Earlier this month, pulses were thrown into the spotlight when the UN announced that 2016 was the International Year of the Pulses. The announcement was made in an effort to raise awareness for pulses and their role in sustainable agriculture and improved food security.
Since the announcement, pulses have been trending across social media as chefs, bloggers, and foodies share recipes and bring attention to these little members of the legume family that are packing a big punch.
But what exactly are pulses and what makes them so spectacular? We spoke with Angie Quaale, owner of Well Seasoned Gourmet Food Store, to learn more.
Angie Quaale: Pulses and legumes are all part of the pea, bean, and lentil family. They’re the deliciously edible seeds that grow on a legume. Some examples would be chickpeas, adzuki beans, lentils, and lima beans. They exclude those used mostly in vegetable oil production, such as soybeans. Pulses are a great source of protein, healthy carbohydrates, vitamin B and lysine, which is an essential amino acid. Most of the time, they are relatively inexpensive and part of a healthy and balanced diet for vegetarians and omnivores alike.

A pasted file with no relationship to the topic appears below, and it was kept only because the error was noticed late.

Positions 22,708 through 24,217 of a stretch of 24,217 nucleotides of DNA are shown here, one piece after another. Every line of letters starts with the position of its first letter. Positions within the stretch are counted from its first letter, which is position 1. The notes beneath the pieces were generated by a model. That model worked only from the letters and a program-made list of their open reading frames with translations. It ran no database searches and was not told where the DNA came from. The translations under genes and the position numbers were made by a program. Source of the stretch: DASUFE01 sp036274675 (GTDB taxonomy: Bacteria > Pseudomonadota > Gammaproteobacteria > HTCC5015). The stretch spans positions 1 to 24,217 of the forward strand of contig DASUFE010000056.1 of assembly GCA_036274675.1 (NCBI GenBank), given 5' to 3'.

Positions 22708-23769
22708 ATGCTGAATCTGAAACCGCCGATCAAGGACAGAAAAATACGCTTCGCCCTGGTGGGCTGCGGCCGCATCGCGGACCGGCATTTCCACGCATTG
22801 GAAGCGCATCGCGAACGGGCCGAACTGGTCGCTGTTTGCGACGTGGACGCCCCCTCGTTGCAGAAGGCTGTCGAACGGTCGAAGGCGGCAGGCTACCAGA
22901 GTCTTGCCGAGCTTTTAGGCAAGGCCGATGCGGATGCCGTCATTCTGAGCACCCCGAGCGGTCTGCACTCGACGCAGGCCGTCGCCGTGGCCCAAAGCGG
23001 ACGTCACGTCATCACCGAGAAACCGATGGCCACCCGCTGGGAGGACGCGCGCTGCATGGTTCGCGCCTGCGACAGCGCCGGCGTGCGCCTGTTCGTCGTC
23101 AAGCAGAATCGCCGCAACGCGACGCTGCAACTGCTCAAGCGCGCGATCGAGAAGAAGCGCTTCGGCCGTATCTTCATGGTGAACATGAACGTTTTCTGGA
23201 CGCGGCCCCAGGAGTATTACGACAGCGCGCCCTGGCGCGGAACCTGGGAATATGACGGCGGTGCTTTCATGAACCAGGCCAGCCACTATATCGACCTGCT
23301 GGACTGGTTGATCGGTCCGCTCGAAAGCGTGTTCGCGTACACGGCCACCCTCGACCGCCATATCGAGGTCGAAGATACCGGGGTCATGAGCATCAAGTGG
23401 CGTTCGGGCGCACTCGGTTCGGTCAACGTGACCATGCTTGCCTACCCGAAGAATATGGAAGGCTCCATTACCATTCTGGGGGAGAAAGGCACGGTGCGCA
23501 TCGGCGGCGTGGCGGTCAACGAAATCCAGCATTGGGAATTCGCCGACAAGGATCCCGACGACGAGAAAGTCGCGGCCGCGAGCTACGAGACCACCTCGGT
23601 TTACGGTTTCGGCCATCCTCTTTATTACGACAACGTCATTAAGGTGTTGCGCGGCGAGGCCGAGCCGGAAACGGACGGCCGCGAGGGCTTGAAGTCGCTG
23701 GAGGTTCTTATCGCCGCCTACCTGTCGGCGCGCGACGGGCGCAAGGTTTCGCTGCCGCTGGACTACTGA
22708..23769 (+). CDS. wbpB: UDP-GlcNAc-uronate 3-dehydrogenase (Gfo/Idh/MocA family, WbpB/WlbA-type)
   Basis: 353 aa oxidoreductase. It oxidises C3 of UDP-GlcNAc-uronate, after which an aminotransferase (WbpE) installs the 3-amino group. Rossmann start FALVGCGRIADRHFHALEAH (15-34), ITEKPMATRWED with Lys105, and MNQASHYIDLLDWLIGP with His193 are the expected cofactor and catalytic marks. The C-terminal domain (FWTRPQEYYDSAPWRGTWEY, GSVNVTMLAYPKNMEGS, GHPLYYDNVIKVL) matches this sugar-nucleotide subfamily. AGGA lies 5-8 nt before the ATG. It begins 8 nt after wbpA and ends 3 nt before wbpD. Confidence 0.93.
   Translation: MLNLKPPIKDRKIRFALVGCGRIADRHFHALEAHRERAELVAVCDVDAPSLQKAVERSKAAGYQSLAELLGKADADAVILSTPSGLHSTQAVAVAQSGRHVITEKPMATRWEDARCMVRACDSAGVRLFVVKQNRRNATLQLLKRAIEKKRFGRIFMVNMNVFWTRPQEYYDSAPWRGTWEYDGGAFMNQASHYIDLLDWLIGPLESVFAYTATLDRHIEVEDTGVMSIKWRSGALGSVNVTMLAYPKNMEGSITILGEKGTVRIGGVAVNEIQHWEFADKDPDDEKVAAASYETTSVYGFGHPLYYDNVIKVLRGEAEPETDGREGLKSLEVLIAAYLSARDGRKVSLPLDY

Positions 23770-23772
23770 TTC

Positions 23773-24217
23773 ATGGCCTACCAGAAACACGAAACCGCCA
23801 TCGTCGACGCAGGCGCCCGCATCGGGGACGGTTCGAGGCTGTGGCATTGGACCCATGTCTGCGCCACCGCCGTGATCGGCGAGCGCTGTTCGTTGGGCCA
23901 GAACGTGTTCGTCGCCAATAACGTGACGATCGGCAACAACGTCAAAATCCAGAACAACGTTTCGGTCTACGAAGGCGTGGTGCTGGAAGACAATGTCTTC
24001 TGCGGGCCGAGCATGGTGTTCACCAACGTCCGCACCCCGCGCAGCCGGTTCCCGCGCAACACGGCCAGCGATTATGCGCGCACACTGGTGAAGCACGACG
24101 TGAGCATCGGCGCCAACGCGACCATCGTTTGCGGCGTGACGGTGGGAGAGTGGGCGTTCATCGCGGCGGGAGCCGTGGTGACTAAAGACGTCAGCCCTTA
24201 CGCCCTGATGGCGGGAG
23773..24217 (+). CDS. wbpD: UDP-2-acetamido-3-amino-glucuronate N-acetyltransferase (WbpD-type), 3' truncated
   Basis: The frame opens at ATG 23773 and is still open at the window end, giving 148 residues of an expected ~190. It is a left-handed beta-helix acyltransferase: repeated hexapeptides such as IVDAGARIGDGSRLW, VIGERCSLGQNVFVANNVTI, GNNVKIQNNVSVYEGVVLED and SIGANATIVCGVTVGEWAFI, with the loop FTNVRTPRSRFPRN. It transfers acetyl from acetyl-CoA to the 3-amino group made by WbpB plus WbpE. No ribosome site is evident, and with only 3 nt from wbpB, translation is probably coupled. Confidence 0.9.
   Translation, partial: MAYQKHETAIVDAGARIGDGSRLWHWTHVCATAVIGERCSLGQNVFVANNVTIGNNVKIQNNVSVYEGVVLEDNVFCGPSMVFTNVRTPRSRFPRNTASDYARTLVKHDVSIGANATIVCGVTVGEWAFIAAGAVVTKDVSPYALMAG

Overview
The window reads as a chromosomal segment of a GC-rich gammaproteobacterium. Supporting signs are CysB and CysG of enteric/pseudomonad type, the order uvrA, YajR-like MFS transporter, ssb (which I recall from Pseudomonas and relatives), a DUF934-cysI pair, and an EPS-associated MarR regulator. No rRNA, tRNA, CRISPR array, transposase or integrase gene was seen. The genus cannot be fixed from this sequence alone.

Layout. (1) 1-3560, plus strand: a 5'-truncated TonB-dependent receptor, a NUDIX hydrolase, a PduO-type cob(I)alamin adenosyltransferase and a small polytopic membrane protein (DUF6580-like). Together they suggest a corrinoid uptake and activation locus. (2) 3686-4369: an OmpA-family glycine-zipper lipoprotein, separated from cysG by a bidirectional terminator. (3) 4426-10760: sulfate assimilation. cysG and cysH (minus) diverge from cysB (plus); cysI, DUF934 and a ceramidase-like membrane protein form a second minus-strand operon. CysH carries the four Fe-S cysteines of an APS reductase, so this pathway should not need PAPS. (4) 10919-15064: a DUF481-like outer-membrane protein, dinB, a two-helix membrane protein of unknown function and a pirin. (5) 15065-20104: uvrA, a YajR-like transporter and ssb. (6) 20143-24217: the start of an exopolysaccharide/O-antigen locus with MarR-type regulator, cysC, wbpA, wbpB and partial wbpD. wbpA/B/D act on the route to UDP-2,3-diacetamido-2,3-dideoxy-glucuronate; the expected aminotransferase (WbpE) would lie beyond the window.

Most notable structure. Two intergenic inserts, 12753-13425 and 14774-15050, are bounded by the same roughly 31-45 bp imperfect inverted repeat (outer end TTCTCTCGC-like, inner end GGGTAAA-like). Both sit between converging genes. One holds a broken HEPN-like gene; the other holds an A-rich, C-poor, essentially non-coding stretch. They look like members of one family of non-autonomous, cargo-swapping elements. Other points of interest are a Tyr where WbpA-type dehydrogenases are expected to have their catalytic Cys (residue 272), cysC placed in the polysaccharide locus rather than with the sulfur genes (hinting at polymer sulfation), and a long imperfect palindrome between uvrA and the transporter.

Yes – they all need to be handled differently. Some lentils don’t require pre-soaking or pre-cooking, at all. Some cook faster than rice. Actually, from a time standpoint for the home cook, canned pulses are excellent and, in many cases, just as delicious as taking the time to soak and cook a dried pulse.
Sprouted lentils are delicious. You can sprout them on your own and use them in sandwiches and salads, for example. You could use pulses such as chickpeas in a cauliflower puree, and mash them as you would a potato. They’re great in desserts, too. Some of them are pretty neutral tasting which makes them quite versatile. I like to use white lentils, which cook quickly and easily, with a finished texture that’s smooth and creamy. You could also substitute white lentils for rice to make a sweet “rice” pudding, adding coconut milk, dried fruit, cinnamon, brown sugar, and cardamom.
Nothing beats the mid-winter blues like a bowl of piping hot lentil stew.
by Angie Quaale, Well Seasoned Gourmet Food Store
Written by Natalie Browne – a self-taught hobby chef and food blogger with a passion for local and sustainable products. Visit her website at kitchenuncorked.com or follow her on Twitter @kitchenuncorked